“My goal was to not have our homeowners pay an assessment for mandatory repairs specifically linked to construction design and installation defects,” said Ben Yaeger, vice president of the Burlingame HOA board of directors.

City Attorney Jim True said the city has tried to work with the HOA but the association’s hired consultants’ demands are too high.

“Although the city has always been willing to directly address some matters related to the construction of the property, the association has rejected every effort by the city to resolve certain issues,” True wrote in an email. “Instead, with the help of its attorneys and hired experts, the association demanded a large settlement.

“When the initial efforts at settlement failed, the attorneys for the association threatened to take this out of the litigation process and circumvent the agreed-upon procedure for resolution and make it a political matter,” True continued. “This is apparently the next step in that effort to seek a political rather than a legal solution.”

In a Feb. 24 email from Griffiths to the city’s attorneys, he suggests the municipal government’s move to claim immunity rather than advancing the case to arbitration “would be politically devastating to say the least.”

Jacob Gudenkauf, an attorney with Overturf McGath & Hull, wrote back in a March 2 email calling it coercion.

“To the extent that the association seeks to make these claims political, I also remind you that the city subsidized this development to the tune of approximately $300,000 per unit, and many of the alleged defects appear to be the result of poor maintenance, or demands for a betterment or improvement of the current conditions,” Gudenkauf wrote. “Should there be any political implications raised by the association, I would suggest the association consider the implications of demanding the city pay an additional $4 million to further subsidize the Burlingame project.”

Griffiths said Friday that there is still time to talk.

“If they want to negotiate, we will negotiate,” he said. “If they want to talk about immunity, we’ll talk politics.”

Lapidow, representing the city, said the municipal government has acknowledged there are construction issues that need repair and has made offers to the HOA to rectify them.

“It’s not that the city is trying to hide behind governmental immunity,” he said. “We have made efforts to settle this.”

HOA President Steven Miller said homeowners feel the city needs to take full responsibility as the developer, especially because it is in the process of developing the third phase of Burlingame Ranch, which could have as many as 77 units.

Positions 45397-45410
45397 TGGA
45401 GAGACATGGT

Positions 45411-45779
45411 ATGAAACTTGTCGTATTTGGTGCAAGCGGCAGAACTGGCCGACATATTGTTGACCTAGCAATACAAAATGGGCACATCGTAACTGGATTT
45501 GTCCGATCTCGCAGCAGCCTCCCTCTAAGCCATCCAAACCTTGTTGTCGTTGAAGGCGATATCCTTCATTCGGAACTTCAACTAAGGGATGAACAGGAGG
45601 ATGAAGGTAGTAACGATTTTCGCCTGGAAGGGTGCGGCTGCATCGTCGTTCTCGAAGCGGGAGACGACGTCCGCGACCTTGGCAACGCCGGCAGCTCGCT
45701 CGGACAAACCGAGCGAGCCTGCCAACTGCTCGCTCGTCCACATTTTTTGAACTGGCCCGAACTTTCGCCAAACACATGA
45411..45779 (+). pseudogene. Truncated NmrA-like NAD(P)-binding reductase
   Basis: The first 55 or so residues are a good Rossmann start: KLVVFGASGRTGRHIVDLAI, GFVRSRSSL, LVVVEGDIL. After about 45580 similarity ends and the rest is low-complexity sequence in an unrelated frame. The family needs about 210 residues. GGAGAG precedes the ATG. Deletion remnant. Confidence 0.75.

“We don’t want our circumstances and problems to be overlooked in the development of (Burlingame III), so similar problems don’t arise there,” he said last week. “We also don’t feel it’s right for the city to move forward on developing another big project until the previous project is made whole and the original, as-built problems are resolved.”

The city settled with the HOA of Burlingame phase 1 in 2012 over defective siding by the manufacturer that was installed by Shaw Construction, the general contractor for that project.

Miller and other homeowners said the first issue that arose in phase 2 was the glulam beams, when at move-in they were already deteriorating.

City officials first claimed the wood would naturally fade and weather, and maintenance was not necessary, according to Miller.

Then the city’s position changed, with officials telling homeowners that the exterior beams required maintenance and instead of that cost being a line item in the HOA’s capital reserve account, it needed to be in the annual budget.

“They were distancing themselves from having to do anything,” Miller said.

That’s when the HOA looked for outside representation.

“The homeowners didn’t want to do this,” Yeager said Friday. “But the city didn’t take this seriously and we didn’t have the capacity to navigate through it.”

The city was the landowner at Burlingame II, but conveyed the land to the HOA in 2014 and 2015.

The city held a majority on the HOA board with three staff members until 2017 when homeowners took over entirely, according to Chris Everson, the city’s affordable housing project manager.

The city’s total public subsidy in the land, infrastructure and 82 condo units at Burlingame II is $27.2 million.

Both sides were aiming for arbitration in May but with the government immunity issue, it’s unclear what the next move is in the dispute.


Garfield County reports first death of person with COVID-19

A woman in her 70s who tested positive for COVID-19 died Saturday, a news release from Garfield County Public Health reports.

The release states the woman “had other significant health conditions” and that the county “extends deep condolences to the family members of the woman for their loss.”

No other information about the woman was available Saturday.

Pitkin County has reported two deaths related to the coronavirus, a 94-year-old man and a 55-year-old man.

County public health urged people to continue practicing social distancing and to stay at home to slow the spread of the coronavirus, which causes the disease COVID-19.

Garfield County’s first confirmed case of COVID-19 came March 14. As of Saturday, there were 23 confirmed cases of COVID-19.

The total number of positive cases is unlikely to represent how widespread COVID-19 is in Garfield County, as testing is being made available only for those who are critically ill in a high-risk group where diagnosis would benefit treatment.